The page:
If you want to play on the TV, though, you are going to need to either use the Joy-Cons how you would have used the Wiimote, or the Pro Controller’s built-in motion capabilities. And look, either are fine choices, but I had truly hoped there would be a way of playing that game without any gimmickry. It’s a little frustrating because elsewhere, instead of shaking the controller to attach to a yellow star, you can just hit the X button. This wouldn’t be so bad, but there exists an entirely non-motion controlled version of Super Mario Galaxy for Nvidia Shield, which gets you to use the right stick as a crosshair. On top of that, Super Mario Odyssey showed that you could include motion controls but also make an option for people to completely ignore them, even if the highest skill ceiling was easier to achieve with them.
Honestly, this is all a bit confusing, because while there will be people asking why the Shield version wasn’t used here, the Switch’s Super Mario Galaxy has been touched up visually, which suggests that work has been done here to make it more palatable for a 2020 audience. There’s no question when playing it that Galaxy looks gorgeous, and if there had been more accessibility options for playing the game, it’d be the star of the show, without question. It’s still a wonderful game, of course, but it just feels like Nintendo hasn’t gone as far as it could with this one.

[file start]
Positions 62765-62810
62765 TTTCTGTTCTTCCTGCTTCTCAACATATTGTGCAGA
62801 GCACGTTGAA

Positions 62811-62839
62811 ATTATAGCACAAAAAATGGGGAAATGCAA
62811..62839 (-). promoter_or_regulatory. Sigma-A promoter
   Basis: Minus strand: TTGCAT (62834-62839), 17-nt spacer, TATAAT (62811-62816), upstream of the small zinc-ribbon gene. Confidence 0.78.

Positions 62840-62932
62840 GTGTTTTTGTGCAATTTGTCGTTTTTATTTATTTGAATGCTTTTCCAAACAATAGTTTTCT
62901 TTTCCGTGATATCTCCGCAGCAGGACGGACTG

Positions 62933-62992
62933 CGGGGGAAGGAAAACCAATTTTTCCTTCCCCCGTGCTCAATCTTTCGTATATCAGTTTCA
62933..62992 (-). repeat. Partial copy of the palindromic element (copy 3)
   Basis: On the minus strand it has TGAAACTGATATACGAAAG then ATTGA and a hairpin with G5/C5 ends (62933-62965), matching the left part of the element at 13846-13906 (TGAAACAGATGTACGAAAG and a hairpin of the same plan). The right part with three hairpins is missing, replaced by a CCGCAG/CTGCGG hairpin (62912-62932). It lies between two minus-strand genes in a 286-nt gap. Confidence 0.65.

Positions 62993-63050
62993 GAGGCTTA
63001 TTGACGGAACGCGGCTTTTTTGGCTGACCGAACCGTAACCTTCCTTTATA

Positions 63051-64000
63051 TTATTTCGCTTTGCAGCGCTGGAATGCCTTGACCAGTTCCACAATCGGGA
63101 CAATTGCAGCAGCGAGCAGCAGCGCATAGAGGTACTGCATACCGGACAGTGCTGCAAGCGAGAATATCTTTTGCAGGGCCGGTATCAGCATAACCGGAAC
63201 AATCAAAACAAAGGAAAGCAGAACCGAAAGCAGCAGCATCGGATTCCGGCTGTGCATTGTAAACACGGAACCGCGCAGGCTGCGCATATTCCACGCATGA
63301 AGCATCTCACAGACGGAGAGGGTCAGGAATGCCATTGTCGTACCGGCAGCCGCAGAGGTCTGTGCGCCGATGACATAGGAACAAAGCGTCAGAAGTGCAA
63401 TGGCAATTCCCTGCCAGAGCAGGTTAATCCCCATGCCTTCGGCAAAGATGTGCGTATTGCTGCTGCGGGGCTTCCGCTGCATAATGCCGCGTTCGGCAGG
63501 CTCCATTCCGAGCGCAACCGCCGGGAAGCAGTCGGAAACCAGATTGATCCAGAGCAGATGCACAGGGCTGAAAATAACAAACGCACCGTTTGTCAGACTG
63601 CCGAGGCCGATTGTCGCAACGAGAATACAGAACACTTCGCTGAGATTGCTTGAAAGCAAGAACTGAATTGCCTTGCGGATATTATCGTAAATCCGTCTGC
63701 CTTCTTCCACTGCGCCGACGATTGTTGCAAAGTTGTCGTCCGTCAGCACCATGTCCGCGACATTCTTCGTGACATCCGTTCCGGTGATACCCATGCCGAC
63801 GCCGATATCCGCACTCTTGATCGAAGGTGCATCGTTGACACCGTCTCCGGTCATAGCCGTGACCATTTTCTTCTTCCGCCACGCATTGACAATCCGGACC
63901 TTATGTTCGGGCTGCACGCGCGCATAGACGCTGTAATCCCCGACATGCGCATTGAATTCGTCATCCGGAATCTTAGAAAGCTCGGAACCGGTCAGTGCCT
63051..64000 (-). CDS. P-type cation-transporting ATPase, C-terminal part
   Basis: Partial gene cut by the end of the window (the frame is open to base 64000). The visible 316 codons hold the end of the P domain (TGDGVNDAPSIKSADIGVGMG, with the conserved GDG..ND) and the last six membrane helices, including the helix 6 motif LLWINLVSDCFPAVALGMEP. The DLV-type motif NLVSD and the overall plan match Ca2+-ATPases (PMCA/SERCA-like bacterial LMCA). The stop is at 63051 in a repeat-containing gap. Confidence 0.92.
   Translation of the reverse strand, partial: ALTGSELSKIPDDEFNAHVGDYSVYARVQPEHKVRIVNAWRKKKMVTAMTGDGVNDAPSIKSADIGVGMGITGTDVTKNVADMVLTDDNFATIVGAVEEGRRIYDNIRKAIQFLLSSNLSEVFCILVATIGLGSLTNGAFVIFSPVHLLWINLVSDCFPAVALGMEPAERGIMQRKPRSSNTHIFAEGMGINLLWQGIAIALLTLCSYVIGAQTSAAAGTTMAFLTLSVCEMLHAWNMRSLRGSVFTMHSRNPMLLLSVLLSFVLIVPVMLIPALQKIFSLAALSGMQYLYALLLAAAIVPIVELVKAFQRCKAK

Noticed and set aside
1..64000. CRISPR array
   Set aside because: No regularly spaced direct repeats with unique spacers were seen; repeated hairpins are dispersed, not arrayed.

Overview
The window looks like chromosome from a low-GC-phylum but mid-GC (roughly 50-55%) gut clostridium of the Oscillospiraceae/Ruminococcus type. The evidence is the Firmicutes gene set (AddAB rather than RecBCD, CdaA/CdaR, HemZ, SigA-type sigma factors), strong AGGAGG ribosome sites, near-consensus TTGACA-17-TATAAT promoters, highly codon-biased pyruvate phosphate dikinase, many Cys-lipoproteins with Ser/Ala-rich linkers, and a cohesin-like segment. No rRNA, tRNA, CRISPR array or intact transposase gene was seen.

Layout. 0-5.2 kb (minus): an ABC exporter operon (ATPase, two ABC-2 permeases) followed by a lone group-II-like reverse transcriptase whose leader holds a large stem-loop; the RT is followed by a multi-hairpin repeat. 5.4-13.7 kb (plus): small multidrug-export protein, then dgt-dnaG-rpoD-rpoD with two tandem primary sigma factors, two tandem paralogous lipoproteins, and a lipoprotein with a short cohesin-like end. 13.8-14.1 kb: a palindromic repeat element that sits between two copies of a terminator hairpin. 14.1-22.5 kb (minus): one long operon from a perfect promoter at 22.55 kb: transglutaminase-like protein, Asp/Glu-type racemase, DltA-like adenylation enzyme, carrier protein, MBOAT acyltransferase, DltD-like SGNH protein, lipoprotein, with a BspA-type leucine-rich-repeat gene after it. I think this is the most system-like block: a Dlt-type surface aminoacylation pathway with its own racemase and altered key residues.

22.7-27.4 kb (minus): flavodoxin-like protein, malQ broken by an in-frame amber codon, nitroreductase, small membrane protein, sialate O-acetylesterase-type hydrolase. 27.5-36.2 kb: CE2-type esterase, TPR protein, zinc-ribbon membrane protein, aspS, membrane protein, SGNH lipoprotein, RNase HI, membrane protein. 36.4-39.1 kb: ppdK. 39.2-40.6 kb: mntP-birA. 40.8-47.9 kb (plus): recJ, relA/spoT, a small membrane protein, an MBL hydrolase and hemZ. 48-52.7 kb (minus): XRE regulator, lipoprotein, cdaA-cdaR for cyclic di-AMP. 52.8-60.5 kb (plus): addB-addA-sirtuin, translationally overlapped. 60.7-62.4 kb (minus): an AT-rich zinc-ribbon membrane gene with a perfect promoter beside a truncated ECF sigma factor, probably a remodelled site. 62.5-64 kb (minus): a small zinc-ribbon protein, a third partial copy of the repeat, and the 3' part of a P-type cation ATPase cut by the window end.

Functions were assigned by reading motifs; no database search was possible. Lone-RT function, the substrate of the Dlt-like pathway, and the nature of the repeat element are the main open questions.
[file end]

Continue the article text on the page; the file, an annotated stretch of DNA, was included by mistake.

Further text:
And that rather leaves me with a strange conundrum, because Super Mario 3D All-Stars is, without question, a compelling, brilliant selection of three of the best 3D platformers ever made. It is a celebration of the 3D games, but the addition of soundtracks doesn’t really feel enough to make it a landmark release. Instead, it feels like a collection of the 3D Mario games, touched up and packaged in a relatively no-frills manner, bringing them into the modern era, albeit without quite going all the way.
But they are still brilliant, nay, fantastic games — there’s just a feeling this package could have been a little bit more. Whether the year it was released, with everything that’s gone on has affected the way 3D All-Stars came together, we’ll probably never know, but it still comes with a wholehearted recommendation simply due to the quality of the games, and let’s face it, you probably already have it pre-ordered, right?
Nice clean up job on all three games
Still three brilliant games
Sunshine and Galaxy look great in 2020
No "gimmick free" controls for Galaxy
A bit of a bare bones collection